It was a confluence of two circumstances that drew me to this bittersweet awakening. Two months ago, the sheer wealth of wide-ranging references in Rebecca Solnit’s A Field Guide To Getting Lost and Wanderlust forced a recognition of just how crucial this ability to dip one’s hand into the cauldron of the past and collage the results is for the non-fiction writer. Secondly, not long later, the appearance of a work featuring a number of references I recognised intimately from my own timeline and personal posts shot me through like a lead arrow. I cried for a long week. And it was doubly painful because, mostly, I blamed myself. As a non-fiction writer and as a budding academic, your reading and your unique thoughts are your currency. I really mean this. Employability is based on publishing, and publishing is contingent upon originality, and originality is not compatible with a life shared online. Though I believe entirely in the dissemination of knowledge, I want to succeed as a writer, and that requires a certain level of silence in advance of publication, especially when the lines dividing inspiration and plagiarism are so shady as in the case of references (creative plagiarism is far less uncertain, though it is also very painful). This is why writers don’t publish half-finished drafts, and can rarely be coaxed to say more than a sentence describing an unfinished work. It’s why many academics are very cagey about sharing precisely the focus of their work prior to publishing, though sharing some work is now of funding benefit. It’s why the lot at Bloomsbury were sworn to secrecy in advance of the final Harry Potter book. The work needs to stand alone. I understand this now. The collecting and curating processes must remain a secret.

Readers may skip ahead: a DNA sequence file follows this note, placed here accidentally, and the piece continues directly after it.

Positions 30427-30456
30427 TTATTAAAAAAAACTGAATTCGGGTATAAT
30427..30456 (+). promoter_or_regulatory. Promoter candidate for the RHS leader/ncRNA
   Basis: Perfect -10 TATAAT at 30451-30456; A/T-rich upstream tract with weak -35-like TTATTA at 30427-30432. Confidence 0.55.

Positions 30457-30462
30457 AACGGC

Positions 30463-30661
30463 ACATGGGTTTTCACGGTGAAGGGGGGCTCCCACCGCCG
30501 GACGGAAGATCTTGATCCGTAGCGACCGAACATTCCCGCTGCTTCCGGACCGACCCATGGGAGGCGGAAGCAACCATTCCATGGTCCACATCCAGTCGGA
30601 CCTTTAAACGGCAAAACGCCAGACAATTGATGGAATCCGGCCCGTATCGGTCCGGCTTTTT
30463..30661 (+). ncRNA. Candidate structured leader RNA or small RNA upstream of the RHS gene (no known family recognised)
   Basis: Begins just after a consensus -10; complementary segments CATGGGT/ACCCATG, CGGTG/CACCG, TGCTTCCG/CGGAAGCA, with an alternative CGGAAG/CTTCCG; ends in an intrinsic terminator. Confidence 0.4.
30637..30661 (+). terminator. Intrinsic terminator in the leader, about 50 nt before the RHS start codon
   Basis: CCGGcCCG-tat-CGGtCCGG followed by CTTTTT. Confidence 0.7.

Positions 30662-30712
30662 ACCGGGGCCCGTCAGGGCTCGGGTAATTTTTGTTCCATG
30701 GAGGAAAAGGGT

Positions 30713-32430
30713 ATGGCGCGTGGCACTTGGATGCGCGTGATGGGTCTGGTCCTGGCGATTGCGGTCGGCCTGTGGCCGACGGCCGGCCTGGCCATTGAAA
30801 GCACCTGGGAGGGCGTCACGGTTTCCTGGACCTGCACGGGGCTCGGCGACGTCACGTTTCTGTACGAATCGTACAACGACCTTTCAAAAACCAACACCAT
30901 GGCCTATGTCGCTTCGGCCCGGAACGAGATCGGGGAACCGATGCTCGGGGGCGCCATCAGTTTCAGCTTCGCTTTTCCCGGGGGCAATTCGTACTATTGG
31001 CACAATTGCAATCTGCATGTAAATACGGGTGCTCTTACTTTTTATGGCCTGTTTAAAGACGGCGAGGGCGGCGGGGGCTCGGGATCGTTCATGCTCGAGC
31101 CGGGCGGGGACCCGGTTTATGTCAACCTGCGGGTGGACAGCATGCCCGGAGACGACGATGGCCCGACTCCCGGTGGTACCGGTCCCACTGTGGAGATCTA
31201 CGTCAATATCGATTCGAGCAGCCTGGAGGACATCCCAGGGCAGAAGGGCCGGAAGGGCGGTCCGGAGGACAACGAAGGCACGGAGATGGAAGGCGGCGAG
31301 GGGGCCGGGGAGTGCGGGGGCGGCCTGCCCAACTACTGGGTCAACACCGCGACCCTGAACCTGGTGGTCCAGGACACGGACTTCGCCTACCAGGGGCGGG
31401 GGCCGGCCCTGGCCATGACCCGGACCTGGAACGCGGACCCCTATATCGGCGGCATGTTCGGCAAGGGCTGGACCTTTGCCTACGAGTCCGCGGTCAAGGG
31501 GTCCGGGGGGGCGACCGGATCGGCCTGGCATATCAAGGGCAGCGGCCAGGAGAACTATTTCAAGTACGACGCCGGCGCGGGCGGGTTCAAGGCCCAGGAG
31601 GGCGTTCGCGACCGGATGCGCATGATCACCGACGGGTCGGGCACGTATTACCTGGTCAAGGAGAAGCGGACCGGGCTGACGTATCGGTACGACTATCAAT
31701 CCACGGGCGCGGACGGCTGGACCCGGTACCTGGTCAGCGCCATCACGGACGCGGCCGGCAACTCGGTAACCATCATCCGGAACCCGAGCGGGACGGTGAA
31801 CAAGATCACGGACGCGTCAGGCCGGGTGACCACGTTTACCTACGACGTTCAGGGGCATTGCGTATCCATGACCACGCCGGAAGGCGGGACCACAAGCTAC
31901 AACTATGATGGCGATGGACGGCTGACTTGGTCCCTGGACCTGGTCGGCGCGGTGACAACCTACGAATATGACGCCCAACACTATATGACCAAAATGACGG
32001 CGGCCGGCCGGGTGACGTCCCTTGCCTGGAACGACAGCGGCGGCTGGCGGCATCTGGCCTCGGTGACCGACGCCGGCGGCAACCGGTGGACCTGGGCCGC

I’m not going to pretend I’m some sort of saint of the Internet. I’ve definitely come across ideas others have collected, and I’ve been shaped by them. I’m convinced now, though, that the collection and curating of references is such a crucial part of a non-fiction work’s originality that we have to be careful about sharing the pre-essay process; or at least, we have to learn to acknowledge our sources better. When a friend skims an article I’ve written, pre-publication, and leaves me unacknowledged while lifting references for her own acknowledged work – what’s to be done? What’s fair? Where is the ethical line? Similarly, when I find myself unconsciously looking to draw second-hand references from Solnit’s work for my own, I’m making sure to stop myself now, and at least to remember to acknowledge that these dots were not drawn first by myself. It’s tough. I’m in love with the wide dissemination of ideas Tumblr has made possible – but I’m also a little scared of participating in it myself, from the position of an as-yet un-established writer.